I'm not sure about your tween's world, but in my daughter's, I am always one of the last to know what's going on in her schedule.
Sarah Bowman: A tween's idea of a plan is very different from an adult's. When my kids were in seventh grade, I'd start looking at my phone at 3:00 on Friday afternoon. As soon as the school bell rang, there was an inevitable flurry of texts: "I'm going to hang with Nick," or "We're going to Ashley's for the night." A phone call to Nick's or Ashley's house usually led to the discovery that I was the first one to let those mothers know my kids were headed their way.
My favorite Friday afternoon "plan" involved six girls who were about to take a bus across town to see one boy. Right before they boarded, I got my daughter on the phone: Did he know they were coming? "Sort of," she said -- and lots of giggling followed. The boy's mother -- who (ironically) ran a middle school -- wasn't home, so this impromptu non-plan was going to result in six girls on a doorstep way on the other side of town. Not acceptable. I made them come home to my house and wait until all the parents were on board. (Talk about being unpopular!) My reward -- aside from the glares from my tween? I had to drive the girls across town, wait while they all hung out, then transport them back again. I heard every All Things Considered story three times that evening.
Parents are always the last to know what's brewing in their tween's schedule. It's not that keeping us on a need-to-know basis is intentional, or designed to put one over on us (at least, not for a few more years). The kids are just focused on their friends; the reality of a mother's daily life is the last thing on their minds. I could have taken an inflexible stance as a way to teach my girls a lesson, but instead I tried logic. On Wednesday, I would start nudging them to lock down a plan. (A noble effort, but waiting for consensus between eighth-grade girls turned out to be worse than waiting for Godot.)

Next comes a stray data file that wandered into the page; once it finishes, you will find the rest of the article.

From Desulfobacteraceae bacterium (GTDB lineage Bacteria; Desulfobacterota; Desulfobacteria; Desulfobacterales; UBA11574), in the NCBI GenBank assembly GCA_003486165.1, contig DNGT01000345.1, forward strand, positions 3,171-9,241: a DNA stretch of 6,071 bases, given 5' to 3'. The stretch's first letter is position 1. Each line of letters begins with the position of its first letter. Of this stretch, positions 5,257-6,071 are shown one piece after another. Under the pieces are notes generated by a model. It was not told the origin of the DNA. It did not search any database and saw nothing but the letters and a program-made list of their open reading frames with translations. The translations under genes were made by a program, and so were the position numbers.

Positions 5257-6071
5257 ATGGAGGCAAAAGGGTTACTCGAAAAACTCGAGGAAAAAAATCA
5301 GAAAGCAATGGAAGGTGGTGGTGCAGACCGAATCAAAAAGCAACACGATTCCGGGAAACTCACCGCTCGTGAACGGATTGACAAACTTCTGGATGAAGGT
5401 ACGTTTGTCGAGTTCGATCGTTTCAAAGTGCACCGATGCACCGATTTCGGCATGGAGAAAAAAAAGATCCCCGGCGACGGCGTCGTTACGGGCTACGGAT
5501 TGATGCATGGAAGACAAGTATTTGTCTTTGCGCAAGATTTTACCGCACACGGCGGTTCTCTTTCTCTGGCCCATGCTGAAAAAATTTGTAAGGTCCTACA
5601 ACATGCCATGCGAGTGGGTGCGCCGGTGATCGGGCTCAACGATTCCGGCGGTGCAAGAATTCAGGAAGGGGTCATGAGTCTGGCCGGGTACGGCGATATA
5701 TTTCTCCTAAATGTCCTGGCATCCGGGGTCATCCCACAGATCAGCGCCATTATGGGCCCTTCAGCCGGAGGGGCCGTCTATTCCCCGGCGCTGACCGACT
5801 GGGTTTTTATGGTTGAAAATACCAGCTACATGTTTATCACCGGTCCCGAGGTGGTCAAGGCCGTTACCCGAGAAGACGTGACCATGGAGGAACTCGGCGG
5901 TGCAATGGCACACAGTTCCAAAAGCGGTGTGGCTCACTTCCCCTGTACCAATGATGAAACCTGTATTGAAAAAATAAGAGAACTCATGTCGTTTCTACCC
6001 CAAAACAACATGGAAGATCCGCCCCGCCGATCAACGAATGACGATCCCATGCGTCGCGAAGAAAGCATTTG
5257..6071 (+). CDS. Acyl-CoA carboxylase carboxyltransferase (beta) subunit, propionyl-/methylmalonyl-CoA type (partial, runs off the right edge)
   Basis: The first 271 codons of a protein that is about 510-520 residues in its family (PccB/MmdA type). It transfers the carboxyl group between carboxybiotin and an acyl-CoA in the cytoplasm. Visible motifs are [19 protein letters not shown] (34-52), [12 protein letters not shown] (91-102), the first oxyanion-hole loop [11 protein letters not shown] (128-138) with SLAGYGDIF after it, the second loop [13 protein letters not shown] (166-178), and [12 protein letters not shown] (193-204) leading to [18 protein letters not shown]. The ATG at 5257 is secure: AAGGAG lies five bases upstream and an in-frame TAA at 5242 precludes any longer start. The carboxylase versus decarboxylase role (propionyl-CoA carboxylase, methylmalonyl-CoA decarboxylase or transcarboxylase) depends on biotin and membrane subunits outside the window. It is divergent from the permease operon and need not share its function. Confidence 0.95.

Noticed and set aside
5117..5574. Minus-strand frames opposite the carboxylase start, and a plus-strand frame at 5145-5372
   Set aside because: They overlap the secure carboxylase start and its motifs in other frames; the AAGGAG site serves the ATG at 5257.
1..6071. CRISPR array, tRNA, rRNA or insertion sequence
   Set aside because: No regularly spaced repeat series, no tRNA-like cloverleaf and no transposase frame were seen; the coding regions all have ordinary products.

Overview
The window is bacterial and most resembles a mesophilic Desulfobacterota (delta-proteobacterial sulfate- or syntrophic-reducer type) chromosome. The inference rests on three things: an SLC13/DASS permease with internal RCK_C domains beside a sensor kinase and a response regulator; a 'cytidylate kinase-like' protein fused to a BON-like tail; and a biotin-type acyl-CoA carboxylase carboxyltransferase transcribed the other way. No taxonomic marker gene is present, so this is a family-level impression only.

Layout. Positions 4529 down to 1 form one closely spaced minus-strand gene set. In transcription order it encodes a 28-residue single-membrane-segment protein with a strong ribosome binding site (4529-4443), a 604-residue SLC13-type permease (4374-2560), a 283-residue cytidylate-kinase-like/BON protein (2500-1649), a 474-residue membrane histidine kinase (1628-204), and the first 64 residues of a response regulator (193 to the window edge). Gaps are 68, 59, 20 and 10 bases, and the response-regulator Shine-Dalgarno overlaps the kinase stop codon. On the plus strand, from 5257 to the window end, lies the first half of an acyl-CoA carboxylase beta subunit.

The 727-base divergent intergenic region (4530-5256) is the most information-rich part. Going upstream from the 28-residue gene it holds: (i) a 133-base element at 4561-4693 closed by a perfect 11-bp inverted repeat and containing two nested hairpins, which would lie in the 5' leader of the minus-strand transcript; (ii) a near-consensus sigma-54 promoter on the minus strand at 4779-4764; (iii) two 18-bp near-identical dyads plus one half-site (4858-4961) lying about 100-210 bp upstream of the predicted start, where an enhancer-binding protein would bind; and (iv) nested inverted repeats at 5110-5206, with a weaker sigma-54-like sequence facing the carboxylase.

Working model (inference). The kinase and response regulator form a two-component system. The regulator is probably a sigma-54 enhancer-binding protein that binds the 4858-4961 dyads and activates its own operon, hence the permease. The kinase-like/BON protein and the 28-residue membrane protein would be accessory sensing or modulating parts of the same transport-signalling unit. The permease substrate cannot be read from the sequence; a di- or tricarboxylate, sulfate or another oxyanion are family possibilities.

I wish I could say that my gentle admonitions about planning ahead and using a telephone instead of a text, or my stern lectures that "parents have plans, too," improved the situation. But their "plans" only got more complicated as they got older, involving malls, potentially unsupervised parties and other people's cars. Occasionally I would get quite angry at the chaos of each Friday afternoon. But with time, I have actually grown sympathetic. As the stakes increase and college looms, "hanging out" starts to become a lost art. I became more willing to facilitate my daughter's wacky plans just to ensure that she have some fun with her girlfriends. And -- every mother's secret -- I loved to have her captive in my car. Maybe it's a blessing that the ability to plan is a late-developing skill. It meant more precious conversations in that safe, familiar place: the passenger seat of mom's car.
Now that my daughter is a junior in high school, I still can't say her planning skills are where I'd like them to be. The main difference is that she's driving herself. If anything will teach her to think ahead, it's going to be those dreadful Friday-afternoon traffic patterns.
|Sarah Bowman is the Co-Founder of Kids Off the Couch.com. She has a BA in Semiotics from Brown University and worked in the film business as a studio executive before becoming a writer. She lives in Los Angeles with her husband and two teenagers.|